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Customer Satisfaction Rises for Amazon, Down for eBay, Others

A robust 2013 holiday shopping season where U.S. consumers spent $46.5 billion just from their desktop PCs according to comScore seems like cause for at least modest celebration. But various issues vexed consumers at times and ecommerce pros may have some serious word to do to recover from possible consumer dissatisfaction with online retail.

The latest American Customer Satisfaction Index (ACSI) reported a drop in how happy consumers were with online retail during the holiday season. While more traditional retailers enjoyed a third consecutive year of rising customer satisfaction, it traveled in the opposite direction for online sellers.

“A spate of last-minute holiday purchases online, combined with inclement weather, left some buyers disgruntled by delayed shipments,” says Claes Fornell, ACSI Chairman and founder. However, Fornell further noted how “a surge in shopping via mobile phones and tablets indicates that consumers are increasingly embracing the advantages of online commerce.”

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ACSI attributed the drop in online customer satisfaction, measured at a benchmark of 78, mostly to smaller sites. Bigger retailers like Amazon and Newegg garnered benchmarks of 88 and 83 for themselves, but the online retail score of 78 is the lowest seen since 2001.

eBay trailed those two with a benchmark of 80, a four percent dip from 2012 yet above that overall internet retail benchmark of 78 percent. ACSI credited online retailers on several factors, particularly ease of checkout and payment, and variety and selection of merchandise, for satisfying customers.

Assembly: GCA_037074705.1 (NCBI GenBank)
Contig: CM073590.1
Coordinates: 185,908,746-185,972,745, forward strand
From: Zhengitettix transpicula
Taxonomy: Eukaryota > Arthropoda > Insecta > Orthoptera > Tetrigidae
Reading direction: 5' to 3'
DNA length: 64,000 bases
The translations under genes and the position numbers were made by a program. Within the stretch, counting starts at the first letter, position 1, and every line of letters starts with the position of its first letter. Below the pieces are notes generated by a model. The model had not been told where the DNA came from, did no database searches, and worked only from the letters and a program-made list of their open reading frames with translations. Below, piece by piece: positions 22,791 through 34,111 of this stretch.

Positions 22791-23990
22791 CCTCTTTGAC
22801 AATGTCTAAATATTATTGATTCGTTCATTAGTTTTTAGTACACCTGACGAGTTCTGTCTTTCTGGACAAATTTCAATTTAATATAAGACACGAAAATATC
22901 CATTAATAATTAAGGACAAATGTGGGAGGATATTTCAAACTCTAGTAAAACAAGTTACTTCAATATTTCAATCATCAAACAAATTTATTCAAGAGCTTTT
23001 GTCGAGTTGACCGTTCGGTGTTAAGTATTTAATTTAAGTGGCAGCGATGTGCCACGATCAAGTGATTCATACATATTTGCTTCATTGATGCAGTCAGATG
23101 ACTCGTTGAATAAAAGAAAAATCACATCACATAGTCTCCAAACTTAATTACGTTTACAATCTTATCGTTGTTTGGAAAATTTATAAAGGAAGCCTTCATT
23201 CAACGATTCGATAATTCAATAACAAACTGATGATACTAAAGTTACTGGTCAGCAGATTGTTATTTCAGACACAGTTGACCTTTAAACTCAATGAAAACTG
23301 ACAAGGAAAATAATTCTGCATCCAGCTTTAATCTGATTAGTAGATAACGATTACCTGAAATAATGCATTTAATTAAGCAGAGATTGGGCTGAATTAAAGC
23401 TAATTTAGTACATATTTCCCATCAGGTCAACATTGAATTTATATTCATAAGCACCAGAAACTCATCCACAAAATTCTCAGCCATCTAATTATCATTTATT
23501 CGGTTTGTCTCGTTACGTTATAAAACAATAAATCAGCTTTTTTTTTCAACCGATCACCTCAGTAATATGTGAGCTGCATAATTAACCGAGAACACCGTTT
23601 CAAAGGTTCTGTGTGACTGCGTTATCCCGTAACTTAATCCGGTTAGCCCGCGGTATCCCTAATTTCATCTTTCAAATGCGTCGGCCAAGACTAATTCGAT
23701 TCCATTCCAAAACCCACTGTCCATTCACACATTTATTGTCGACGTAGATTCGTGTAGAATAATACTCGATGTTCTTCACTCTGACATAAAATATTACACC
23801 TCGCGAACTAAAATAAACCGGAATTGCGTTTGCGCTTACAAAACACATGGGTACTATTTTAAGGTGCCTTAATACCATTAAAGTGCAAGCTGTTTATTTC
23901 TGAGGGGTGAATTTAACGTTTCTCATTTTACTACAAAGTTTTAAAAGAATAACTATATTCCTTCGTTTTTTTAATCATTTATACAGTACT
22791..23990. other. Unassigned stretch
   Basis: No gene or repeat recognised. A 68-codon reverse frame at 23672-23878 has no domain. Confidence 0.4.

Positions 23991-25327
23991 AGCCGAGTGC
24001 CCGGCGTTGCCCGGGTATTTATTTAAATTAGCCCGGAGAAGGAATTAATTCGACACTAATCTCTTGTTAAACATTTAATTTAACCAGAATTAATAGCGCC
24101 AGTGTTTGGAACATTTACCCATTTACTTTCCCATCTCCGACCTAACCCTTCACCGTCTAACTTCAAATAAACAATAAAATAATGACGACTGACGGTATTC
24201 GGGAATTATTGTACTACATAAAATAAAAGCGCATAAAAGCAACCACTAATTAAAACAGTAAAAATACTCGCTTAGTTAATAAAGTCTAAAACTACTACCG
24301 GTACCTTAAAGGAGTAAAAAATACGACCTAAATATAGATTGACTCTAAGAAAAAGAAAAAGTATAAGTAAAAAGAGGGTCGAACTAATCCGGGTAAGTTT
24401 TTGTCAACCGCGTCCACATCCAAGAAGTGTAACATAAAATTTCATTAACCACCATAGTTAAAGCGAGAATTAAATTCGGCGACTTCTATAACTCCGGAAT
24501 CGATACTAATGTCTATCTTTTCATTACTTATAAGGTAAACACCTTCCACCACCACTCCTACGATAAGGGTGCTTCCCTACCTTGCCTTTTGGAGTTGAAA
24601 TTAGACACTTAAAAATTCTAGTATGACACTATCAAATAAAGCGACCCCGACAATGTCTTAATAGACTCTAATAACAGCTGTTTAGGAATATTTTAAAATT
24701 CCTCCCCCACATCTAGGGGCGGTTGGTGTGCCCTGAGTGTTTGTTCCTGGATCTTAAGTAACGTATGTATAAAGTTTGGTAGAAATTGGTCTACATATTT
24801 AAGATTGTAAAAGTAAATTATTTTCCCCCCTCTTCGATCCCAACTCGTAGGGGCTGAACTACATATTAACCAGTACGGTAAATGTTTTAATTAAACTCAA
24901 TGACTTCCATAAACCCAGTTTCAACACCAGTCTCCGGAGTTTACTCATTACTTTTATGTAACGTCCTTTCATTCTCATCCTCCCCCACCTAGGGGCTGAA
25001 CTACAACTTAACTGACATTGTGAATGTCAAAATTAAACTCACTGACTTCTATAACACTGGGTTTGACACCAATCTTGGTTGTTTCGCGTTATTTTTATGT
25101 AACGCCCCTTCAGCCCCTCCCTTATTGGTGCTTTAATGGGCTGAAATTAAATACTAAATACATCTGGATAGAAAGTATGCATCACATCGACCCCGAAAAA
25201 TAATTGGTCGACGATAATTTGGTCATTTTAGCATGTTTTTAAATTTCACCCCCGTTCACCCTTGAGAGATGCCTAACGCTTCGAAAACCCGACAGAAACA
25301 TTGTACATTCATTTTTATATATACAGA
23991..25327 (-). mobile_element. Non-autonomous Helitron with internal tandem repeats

The issue with inclement weather came late in the holiday shopping season when poor travel conditions caused major carriers UPS and FedEx to miss what were supposed to be guaranteed deliveries in parts of the United States right before Christmas.

Big firms like Amazon countered the fallout from dissatisfied customers by offering refunds on shipping costs as well as gift cards. ACSI suggested this was a successful tactic, as Amazon’s customer satisfaction increased.

For the small to medium sized businesses shouldering negativity from disappointed customers, it looks like they will need to engage in some effective marketing to overcome any lingering bad feelings. The most publicized complaints seen on news networks concerned those late express deliveries; ecommerce pros may want to reconsider their deadlines for guaranteed deliveries to avoid possible future bad weather complications.

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David A Utter

David A. Utter is a freelance writer based in Lexington, KY. He has covered technology topics from search to security to online business and has been quoted in places like ZDNet and BusinessWeek. He considers his appearance on NPR’s “All Things Considered” with long-time host Robert Siegel a delightful highlight. You can find him on Twitter @davidautter and on LinkedIn.


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